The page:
Tag Archives: esata

How to Install a Hard Drive in an Apple Mac Pro

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You’ve already seen the unboxing of my new Big Mac. You hopefully watched how easy and beautiful it was to install more memory. Now, let’s put it to the test… and install a third hard drive into it.

The Mac Pro came with two drives. I removed the third one from my old Windows machine, to install into the Mac Pro. If you’ve ever been inside a pc case, you know how many wires are hanging around everywhere. The new Mac Pro is just gorgeous inside. There are no cables. It’s insane. You know what that means… better air flow.

As I was saying all this… you saw me quickly install the third drive. All I had to do was pop out the bracket, seat the hard drive into the bracket… and pop it in. That’s literally all I had to do. In order to use the eSata, it would be much more difficult. I would have to take several things apart in order to get to the right spot on the Motherboard. Is it really worth it? I’ve used eSata on several machines now, and never really USED it, ya know? I just don’t think it’s worth the trouble.

Oh no! There is some dust in the case! I had to put the anti-static strap back on, and get out the canned air. We can’t have the new machine be dirty already. That’s just not cool.

Getting a precision screwdriver kit is highly recommended. The one I have comes with 17 different pieces. No matter what kind of screw may be in a machine, I will have the right size screwdriver to do the job.

As I was preparing to slide the drive into the machine, a very loud scratch sounded over the stream…. along with a loud continuous popping noise. No one was sure what had happened, including me. I had kicked the keyboard on the floor accidentally. Thank you for staying with me, and not giving up. So… let’s commence shoving this thing back in place…

Wait. That’s it? I’m done? Are you sure?! I guarantee that after watching this video, you will wish you had a new Mac Pro the next time you have to open your PC case.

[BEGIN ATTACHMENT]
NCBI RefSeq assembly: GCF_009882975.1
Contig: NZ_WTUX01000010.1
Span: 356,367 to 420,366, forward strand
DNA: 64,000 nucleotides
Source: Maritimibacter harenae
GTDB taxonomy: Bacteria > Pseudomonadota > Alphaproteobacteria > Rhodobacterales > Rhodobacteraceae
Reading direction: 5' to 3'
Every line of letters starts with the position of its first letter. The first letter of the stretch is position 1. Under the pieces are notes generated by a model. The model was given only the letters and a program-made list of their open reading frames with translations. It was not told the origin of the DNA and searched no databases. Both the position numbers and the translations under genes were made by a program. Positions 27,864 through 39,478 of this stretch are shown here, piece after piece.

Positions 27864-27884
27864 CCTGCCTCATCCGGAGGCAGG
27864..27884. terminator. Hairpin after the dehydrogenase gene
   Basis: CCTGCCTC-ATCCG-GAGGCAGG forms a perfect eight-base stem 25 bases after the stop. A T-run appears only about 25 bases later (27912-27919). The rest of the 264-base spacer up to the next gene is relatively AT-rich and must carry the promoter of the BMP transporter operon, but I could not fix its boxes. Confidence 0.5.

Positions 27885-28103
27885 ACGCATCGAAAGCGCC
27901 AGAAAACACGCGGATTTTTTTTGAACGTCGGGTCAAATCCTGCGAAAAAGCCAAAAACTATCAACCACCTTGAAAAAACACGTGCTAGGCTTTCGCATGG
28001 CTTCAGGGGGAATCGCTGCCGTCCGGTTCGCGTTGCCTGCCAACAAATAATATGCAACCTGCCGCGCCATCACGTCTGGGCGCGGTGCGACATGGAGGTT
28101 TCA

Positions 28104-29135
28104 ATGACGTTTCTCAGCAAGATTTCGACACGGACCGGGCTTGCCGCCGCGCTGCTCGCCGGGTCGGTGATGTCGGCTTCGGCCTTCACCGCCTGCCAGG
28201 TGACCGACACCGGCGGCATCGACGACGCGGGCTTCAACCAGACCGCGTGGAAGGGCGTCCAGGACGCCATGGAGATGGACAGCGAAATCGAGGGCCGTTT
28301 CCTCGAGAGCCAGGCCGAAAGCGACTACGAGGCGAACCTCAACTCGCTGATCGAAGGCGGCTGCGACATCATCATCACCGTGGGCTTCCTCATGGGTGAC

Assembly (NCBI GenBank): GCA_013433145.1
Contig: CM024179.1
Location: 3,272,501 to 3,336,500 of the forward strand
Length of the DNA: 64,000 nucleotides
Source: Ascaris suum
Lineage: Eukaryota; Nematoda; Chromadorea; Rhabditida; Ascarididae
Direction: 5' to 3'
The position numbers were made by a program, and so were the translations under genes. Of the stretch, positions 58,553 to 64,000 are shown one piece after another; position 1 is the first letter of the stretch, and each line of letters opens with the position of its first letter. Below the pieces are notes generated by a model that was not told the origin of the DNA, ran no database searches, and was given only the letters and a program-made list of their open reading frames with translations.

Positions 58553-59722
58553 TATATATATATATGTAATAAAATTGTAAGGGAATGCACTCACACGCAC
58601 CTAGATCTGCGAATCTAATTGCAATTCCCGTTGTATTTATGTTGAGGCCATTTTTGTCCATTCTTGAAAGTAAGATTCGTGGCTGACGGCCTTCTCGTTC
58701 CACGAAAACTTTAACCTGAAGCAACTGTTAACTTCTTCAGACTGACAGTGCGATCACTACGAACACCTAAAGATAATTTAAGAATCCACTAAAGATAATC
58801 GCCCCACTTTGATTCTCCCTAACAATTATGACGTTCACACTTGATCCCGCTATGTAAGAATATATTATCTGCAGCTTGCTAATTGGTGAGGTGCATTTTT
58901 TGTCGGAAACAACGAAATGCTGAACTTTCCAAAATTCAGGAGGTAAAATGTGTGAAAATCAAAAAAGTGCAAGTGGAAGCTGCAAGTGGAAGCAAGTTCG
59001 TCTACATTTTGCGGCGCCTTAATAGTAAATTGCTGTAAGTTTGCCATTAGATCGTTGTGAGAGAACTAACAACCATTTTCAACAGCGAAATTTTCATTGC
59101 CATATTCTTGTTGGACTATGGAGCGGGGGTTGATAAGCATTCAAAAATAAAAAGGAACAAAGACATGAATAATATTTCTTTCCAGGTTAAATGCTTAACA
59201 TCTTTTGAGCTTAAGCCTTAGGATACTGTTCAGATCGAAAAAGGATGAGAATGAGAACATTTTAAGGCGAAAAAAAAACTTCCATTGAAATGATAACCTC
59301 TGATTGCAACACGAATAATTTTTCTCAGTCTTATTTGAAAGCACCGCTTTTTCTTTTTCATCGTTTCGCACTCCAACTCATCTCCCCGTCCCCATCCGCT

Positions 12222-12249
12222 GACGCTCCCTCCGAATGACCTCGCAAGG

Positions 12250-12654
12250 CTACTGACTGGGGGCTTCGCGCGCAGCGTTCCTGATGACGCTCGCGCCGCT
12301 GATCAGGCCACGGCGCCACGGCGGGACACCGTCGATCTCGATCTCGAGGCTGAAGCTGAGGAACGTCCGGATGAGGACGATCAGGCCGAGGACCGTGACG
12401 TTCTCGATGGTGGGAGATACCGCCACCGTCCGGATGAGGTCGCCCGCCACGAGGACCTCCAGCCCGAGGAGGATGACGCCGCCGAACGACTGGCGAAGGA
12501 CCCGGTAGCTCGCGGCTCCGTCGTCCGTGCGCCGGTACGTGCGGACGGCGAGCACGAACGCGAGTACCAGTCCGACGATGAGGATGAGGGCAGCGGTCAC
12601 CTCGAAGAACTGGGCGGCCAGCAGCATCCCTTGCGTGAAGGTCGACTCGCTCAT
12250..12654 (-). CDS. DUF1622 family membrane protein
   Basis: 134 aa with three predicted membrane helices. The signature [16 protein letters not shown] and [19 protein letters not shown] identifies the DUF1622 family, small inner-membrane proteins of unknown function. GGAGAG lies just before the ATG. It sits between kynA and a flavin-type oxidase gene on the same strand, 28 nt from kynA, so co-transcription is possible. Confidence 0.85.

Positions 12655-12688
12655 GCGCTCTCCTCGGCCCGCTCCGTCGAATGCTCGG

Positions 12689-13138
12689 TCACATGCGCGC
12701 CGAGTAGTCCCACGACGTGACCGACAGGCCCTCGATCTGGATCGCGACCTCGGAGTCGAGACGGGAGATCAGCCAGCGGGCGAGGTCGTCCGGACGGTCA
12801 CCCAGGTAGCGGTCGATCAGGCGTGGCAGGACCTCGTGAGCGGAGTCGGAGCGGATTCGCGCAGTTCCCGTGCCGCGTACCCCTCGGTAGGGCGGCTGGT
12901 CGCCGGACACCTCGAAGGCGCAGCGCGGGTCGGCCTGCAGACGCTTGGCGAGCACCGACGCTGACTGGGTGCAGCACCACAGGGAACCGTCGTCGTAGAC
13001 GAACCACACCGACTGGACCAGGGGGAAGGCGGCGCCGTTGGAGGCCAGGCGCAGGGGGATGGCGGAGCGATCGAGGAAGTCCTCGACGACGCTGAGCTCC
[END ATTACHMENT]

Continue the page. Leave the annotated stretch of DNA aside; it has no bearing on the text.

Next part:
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Dealing with Hard Drives NAS, eSATA, and ZFS

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http://live.pirillo.com/ – The round table got into a pretty deep discussion about SATA drives, and different ways of getting more storage on your computer.

Four of my friends joined me for this discussion: Kat, SC_Thor, Wirelesspacket, and last but certainly not least… Datalore.

An eSATA port is built into most newer motherboards. This is a port built right into the back of your computer that allows you to plug in an external hard drive directly, allowing it to run at much faster speeds.

Drobo is the world’s first storage robot. It keeps your data safe by automatically monitoring and repairing problems that could put your data at risk.

ZFS is a new kind of file system that provides simple administration, transactional semantics, end-to-end data integrity, and immense scalability. ZFS is not an incremental improvement to existing technology; it is a fundamentally new approach to data management.

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Which is Faster: USB or FireWire?

In response to the general question (which is faster, FireWire or USB), jorowi posts a follow-up video explaining that there, indeed, are FireWire 800 devices – specifically, in external hard drives of the high capacity variety. I’ve opted for an eSATA external drive, which should be fine for the time being. Still, if I had a choice between USB or FireWire for devices (generally speaking), I’d go with USB – with the exceptions to the rule being hard drives and video cameras (camcorders).

USB is seriously Universal. FireWire is… likely going to die at some point in the future. That my Sony HDR-SR1 doesn’t even come with a FireWire port is quite telling. Investing in FireWire devices isn’t advised, 400 or 800. You’d be better off getting cross-compatibility with USB connectivity on the same device (or at least thinking in the eSATA direction).

My original video:

Jorowi, showing off the LaCie Big Disk Extreme (1 Terabyte) external hard drive – which does support USB 2.0 as well as FireWire 400 and 800:

I’m really digging this YouTube video response thing.